Next Generation Emission Measurement (NGEM) Research for Fugitive Air Pollution
Emissions from industrial smokestacks and mobile sources have undergone considerable study, and much is known about these point sources of air pollution. These sources typically have detailed emissions test data and well-developed emissions inventories. However, fugitive emissions from stationary air pollution sources have much higher uncertainty in both emissions and impacts because they are difficult to measure and model. Fugitive emissions are those that escape through leaks, industrial processes, and other means. They are currently regulated by federal, and in some cases, state rules that require manual monitoring of industrial equipment, followed by equipment repairs to address the emissions.
The Next Generation Emissions Measurement (NGEM) research team is collaborating with industry, state and local regulators, communities, and technology companies to develop innovative technical approaches for detecting and controlling fugitive industrial volatile organic compound (VOC) emissions. Benefits of detecting and fixing these unanticipated emissions in a timely manner include safer working environments, cost savings through reduced product loss, reduced air pollution and improved public health protection.
EPA is advancing lower-cost and portable air measurement technology to enhance monitoring capabilities for fugitive emissions. These technologies are providing real-time mobile and stationary measurement capabilities that can be used to assess levels of common pollutants and air toxics in a specific area, such as around an industrial facility, oil and gas operation, rail yard or port. Air sensor equipment can be set up individually or within a sensor network in an area to provide fenceline monitoring.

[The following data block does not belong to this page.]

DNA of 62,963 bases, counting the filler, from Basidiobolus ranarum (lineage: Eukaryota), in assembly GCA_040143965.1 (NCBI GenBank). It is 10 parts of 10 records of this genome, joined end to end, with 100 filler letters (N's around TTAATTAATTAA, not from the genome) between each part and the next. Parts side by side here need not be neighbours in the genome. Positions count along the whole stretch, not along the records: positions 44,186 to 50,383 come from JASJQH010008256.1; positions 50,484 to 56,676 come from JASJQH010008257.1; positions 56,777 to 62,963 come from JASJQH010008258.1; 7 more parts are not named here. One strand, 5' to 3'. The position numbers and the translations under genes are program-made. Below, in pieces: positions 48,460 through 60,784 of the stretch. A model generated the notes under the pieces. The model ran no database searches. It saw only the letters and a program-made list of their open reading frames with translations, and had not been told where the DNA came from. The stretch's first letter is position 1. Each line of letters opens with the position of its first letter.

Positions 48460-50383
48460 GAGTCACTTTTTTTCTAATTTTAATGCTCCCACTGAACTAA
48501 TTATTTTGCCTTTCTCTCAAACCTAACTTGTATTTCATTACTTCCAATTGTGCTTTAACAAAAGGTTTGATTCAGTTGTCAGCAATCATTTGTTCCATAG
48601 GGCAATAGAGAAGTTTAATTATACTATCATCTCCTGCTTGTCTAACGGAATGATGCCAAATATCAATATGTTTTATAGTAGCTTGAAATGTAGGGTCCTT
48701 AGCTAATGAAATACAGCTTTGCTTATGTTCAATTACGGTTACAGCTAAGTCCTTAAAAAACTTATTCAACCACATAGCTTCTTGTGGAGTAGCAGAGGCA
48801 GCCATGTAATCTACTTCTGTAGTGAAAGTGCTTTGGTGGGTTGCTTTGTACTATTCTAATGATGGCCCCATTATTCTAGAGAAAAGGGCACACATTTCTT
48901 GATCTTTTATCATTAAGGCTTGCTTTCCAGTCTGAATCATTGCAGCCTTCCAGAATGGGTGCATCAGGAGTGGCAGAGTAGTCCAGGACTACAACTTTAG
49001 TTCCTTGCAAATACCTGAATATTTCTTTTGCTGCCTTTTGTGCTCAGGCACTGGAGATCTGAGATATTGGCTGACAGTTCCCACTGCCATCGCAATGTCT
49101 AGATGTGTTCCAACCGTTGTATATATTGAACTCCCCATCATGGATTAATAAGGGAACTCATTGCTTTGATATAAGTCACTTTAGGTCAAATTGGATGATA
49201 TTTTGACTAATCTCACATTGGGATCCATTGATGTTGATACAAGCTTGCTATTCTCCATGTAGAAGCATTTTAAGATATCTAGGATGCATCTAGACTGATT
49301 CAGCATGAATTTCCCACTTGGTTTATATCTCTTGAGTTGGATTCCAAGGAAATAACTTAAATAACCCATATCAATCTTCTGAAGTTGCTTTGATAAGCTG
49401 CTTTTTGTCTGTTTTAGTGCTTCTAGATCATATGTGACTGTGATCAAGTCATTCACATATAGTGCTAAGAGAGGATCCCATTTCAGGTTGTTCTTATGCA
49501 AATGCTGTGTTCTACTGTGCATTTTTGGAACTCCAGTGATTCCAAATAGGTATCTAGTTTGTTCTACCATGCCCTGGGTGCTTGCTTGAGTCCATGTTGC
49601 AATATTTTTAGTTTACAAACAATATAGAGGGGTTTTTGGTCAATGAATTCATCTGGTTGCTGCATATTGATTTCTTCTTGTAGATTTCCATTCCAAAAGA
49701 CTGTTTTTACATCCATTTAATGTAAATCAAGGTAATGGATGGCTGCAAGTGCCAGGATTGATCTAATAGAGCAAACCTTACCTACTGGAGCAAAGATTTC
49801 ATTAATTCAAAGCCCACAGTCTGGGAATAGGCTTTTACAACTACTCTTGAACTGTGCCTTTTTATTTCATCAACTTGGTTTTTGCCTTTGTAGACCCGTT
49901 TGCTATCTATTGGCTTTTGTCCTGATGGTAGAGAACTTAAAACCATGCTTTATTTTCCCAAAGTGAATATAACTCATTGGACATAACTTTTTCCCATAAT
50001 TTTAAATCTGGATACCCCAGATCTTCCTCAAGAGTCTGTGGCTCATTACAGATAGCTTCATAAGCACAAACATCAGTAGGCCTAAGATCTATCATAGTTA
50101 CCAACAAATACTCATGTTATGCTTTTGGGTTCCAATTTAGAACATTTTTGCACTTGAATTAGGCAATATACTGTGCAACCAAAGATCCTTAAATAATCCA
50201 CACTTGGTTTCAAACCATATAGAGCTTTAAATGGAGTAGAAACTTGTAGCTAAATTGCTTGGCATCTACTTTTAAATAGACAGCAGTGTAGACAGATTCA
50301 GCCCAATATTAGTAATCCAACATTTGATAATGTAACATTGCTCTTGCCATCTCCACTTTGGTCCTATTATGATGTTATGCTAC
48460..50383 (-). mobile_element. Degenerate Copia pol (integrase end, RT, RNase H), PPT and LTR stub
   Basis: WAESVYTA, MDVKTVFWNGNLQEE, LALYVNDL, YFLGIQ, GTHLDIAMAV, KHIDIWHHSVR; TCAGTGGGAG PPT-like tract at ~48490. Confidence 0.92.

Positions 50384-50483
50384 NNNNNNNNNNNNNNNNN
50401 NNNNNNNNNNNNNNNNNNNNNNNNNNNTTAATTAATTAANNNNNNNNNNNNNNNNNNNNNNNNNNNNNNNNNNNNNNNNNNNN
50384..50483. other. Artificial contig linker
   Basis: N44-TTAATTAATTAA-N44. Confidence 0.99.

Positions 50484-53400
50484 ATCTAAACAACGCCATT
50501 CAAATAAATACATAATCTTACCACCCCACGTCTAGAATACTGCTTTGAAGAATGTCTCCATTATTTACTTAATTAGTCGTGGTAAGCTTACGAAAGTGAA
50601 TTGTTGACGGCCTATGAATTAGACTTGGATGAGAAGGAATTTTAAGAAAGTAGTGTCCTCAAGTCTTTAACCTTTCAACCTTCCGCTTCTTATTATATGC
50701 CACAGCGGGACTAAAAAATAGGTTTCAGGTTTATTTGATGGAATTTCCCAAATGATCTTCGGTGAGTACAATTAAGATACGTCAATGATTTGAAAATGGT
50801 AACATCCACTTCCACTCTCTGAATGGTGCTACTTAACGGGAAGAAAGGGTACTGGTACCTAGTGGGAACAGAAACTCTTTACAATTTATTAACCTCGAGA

Technologies under development include:
- Fenceline Monitoring with a VOC SPod
- Odor VOC Emissions Tracker (oVET)
- Odor Explore App
- Remotely Operated Canister Sampler (ROCS)
- Sensor Network Leak Detection System
- NGEM Technology to Measure Landfill Emissions
Fenceline Monitoring with a VOC SPod
After residents of the Rubbertown industrial district in Louisville, Kentucky, raised concerns about poor air quality and odors, EPA researchers began deploying their prototype VOC measurement technologies in 2017. The system, called the SPod, is a portable, lower-cost sensor system that measures total VOCs. It can be placed along the perimeter of a facility to detect leaks that can result in plumes of pollutants moving into nearby communities. The SPod design is open source and has been commercialized, with instruments now available on the market for fenceline monitoring.
Odor VOC Emissions Tracker (oVET)
The Rubbertown industrial district in Louisville, Kentucky, like many others, has struggled with odor issues due to fugitive VOC emissions from industrial and other facilities in the area. Fugitive odor emissions are particularly challenging to detect and identify because they are highly variable and complex in nature. To address odor complaints, researchers developed a VOC sensor system called the Odor VOC Emissions Tracker (oVET).
The oVET incorporates three complementary innovative measurement approaches:
- Customized portable gas chromatograph (GC) for continuous odorous VOC monitoring,
- Automated canister sampling to aid in source identification,
- SPod for real-time VOC emissions detection.
The combination of these technologies can detect fugitive VOC emissions in real time and quantify specific odorous, air toxic VOCs. The oVET project was piloted in Rubbertown in partnership with the Louisville Metro Air Pollution Control District (LMAPCD). The pilot concluded in January 2020 and data collected will aid Louisville and the state in identifying odorous air toxic emission sources contributing to odor issues in Rubbertown. The oVET system concept can be customized to address any number of industrial emission concerns. Replacing the portable GC with a different VOC monitoring instrument or sensor allows the user to assess emissions of a particular group of VOCs or hazardous air pollutants (HAPs) of interest. Researchers envision releasing open source designs as the oVET platform matures, and various elements are developed and tested.